Radio RegWhat do you call a herd of geeks in a T-shirt stampede? PDC.
MySpace may launch a branded MP3 player in the future, the social networking website’s co-founder has revealed. But not right now.
Many Hotmail users are up in arms at Microsoft after it decided to shelve the “classic” interface in its free email service.
Toshiba has introduced a gaming laptop with not one, not two but three graphics chips on board.
Round-upFor the last few years, the handheld games market has been dominated by the now-traditional rivalry between Sony’s PlayStation Portable and the Nintendo DS Lite. This year, though, there’s a surprise new kid on the gaming block: Apple’s second-gen iPod Touch.
ExclusiveThe most comprehensive empirical study of digital music sales ever conducted has some bad news for Californian technology utopians. Since 2004, WiReD magazine editor Chris Anderson has been hawking his "Long Tail" proposition around the world: blockbusters will matter less, and businesses will "sell less of more". The graph has become iconic - a kind of 'Hockey Stick' for Web 2.0 - with the author applying his message to many different business sectors. Alas, following the WiReD Way of Business as a matter of faith could be catastrophic for your business and investment decisions.
MPs finally got around to a rare debate on cybercrime earlier this week.
Mighty motors'n'tech globocorp Honda has wowed the world's media today as it unveils a combination of two-legged indoor robotic horse and lower-body exoskeleton walker device.
Lenovo saw its profits take a dive in the last quarter although PC sales were up over seven per cent - less than the market as a whole.
The stripogram Devon councillor who last year provoked three members of her local Lib Dems to quit the party in disgust has herself stepped down from Bideford council, the Sun reports.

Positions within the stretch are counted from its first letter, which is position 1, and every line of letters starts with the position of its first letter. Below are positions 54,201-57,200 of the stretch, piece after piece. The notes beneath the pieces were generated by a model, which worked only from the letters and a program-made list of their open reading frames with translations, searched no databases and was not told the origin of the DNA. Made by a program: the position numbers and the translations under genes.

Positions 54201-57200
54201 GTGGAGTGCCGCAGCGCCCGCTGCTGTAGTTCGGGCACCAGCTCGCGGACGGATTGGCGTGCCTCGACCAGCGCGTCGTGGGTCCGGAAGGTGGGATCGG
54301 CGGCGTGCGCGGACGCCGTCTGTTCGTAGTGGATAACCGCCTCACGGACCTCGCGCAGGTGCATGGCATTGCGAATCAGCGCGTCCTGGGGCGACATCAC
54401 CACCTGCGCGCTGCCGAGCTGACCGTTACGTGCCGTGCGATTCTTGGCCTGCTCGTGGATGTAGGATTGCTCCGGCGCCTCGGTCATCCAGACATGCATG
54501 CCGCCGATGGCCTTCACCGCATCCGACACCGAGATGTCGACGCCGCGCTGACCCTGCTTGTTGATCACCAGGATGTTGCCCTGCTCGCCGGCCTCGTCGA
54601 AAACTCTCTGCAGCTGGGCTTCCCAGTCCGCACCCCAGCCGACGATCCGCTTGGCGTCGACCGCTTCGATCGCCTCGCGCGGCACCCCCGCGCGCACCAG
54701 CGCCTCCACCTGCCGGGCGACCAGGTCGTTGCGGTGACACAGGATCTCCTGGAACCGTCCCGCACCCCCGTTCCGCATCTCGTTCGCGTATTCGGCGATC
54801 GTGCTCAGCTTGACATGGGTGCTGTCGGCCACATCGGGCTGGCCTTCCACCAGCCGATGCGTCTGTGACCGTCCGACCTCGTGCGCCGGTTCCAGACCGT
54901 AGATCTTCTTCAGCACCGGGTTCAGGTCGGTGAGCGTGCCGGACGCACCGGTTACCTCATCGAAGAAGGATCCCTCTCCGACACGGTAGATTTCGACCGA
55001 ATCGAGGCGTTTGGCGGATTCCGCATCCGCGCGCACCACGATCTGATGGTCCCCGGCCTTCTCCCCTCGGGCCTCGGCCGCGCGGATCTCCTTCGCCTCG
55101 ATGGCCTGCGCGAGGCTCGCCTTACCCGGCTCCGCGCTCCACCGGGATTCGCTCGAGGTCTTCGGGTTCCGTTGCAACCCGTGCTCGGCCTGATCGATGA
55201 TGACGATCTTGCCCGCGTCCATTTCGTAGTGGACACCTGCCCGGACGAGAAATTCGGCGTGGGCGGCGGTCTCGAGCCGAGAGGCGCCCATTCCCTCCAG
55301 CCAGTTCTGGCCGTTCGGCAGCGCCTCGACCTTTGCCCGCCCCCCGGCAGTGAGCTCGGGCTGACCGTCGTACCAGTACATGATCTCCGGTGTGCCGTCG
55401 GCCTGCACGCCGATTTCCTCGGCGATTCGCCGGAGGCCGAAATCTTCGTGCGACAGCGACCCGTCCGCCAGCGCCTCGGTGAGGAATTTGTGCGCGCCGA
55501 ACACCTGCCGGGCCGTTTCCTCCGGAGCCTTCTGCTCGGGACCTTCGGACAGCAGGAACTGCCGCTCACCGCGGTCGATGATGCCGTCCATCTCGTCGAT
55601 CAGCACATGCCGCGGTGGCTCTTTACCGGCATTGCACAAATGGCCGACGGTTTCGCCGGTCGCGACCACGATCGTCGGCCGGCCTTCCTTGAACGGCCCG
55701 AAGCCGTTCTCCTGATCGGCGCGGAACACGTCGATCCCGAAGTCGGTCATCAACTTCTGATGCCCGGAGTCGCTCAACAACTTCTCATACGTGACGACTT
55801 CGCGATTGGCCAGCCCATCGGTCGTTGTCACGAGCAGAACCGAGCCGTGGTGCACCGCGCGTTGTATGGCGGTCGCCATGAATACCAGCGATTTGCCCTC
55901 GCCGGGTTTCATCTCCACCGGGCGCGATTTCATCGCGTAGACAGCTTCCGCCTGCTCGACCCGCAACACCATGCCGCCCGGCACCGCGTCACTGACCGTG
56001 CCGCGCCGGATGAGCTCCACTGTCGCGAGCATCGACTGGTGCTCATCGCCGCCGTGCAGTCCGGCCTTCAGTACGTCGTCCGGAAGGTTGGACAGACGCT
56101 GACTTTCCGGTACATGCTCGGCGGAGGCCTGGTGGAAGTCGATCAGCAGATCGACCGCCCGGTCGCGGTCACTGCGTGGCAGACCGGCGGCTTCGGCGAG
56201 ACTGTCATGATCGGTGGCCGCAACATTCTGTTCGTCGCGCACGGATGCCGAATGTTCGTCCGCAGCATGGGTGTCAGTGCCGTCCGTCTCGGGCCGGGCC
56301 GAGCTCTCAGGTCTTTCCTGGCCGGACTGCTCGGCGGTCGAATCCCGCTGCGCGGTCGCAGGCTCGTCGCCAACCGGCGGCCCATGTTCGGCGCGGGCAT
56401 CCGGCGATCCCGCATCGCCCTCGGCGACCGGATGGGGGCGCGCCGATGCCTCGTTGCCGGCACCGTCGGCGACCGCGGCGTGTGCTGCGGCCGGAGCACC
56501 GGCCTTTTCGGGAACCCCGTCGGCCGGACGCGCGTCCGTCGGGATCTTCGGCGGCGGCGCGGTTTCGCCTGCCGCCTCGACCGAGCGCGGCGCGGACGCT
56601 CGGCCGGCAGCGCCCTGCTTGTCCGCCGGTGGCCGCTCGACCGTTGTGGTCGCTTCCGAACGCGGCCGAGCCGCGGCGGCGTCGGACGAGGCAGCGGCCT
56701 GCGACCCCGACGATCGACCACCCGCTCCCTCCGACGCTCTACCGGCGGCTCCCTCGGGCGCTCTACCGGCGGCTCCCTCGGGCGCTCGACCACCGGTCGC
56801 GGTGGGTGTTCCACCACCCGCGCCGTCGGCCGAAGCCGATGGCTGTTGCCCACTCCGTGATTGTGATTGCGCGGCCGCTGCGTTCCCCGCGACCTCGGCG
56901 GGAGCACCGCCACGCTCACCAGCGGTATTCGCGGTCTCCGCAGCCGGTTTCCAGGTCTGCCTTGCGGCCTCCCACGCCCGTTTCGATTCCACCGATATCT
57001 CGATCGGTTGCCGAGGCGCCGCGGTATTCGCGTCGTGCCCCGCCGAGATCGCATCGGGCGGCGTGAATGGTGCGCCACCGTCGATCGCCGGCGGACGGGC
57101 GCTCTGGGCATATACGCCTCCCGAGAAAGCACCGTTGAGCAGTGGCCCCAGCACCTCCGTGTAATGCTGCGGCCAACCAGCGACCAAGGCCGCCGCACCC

AT&T has bought up Wi-Fi hotspot provider Wayport for $275m, hugely increasing the number of places that subscribers with an iPhone or Blackberry Bold can get free access.
Drinking in Aberdeen just got a whole lot more complicated, as police warned those popping out for a swift half that they may need to undergo drug testing before they are served.
Free whitepaper: Prosthetic Penises in the Data Centre
The UK government has no idea how many tonnes of electrical and electronic waste ends up in landfill because it doesn’t keep data on the final amounts that have been dumped.
Sony Ericsson may have inked plans to cull 20 per cent of its handset range, but that hasn’t stopped the firm from punting yet another Walkman slider: the W705.
Printing pictures is a bit of a rarity these days. So US printer specialist Zink has stuck a digital camera onto the top of a portable printer to ensure you’ve always got both to hand.
US officials say Chinese hackers have raided White House email archives multiple times, according to a report.
The city of Santa Fe is being taken to task over a plan to deploy a Wi-Fi network on the ground they're unfairly discriminating against people who are allergic to electromagnetic waves.
The US Department of Labor released its monthly jobs report just before Wall Street opened this morning, and the news is worse than expected.
It's pints all round this afternoon for Sky News for its report into the case of the Hampshire copper jailed for having sex with two women while on duty.
iPhone users expecting their Passcode Lock to prevent thieves running up their bill will be disappointed, as it emerges that the "Emergency Call" button actually allows any number to be dialled.
A teenage videogame fan has been jailed for sexually assaulting women he thought were prostitutes. And guess which title’s been blamed?
Honda has unveiled its latest attempt at wearable robotic legs, which this time around feature shoes, leg supports and a bicycle seat.
The open-source Eclipse Foundation is terminating several service-oriented architecture (SOA) projects thanks to lack of interest.
This week, Yahoo! chief Jerry Yang said "the best thing for Microsoft is to buy Yahoo!" But Steve Ballmer doesn't see it that way.
If you haven't updated your Adobe Reader program lately, now would be a good time. Three days after the company rushed out a critical update, miscreants are actively exploiting a security flaw to execute malicious code on vulnerable machines.
Why was NetShare - the app that turns the Jesus Phone into a modem - yanked from the Apple App Store? AT&T and Apple have tethering app plans of their own.
The United States Constitution has once again affirmed the freedom for video strippers in Rockstar's Grand Theft Auto: San Andreas to shake their digital naughty bits without fear of trademark violation.
MPC - the personal computer maker formerly known as Micron Electronics - has filed for Chapter 11 bankruptcy.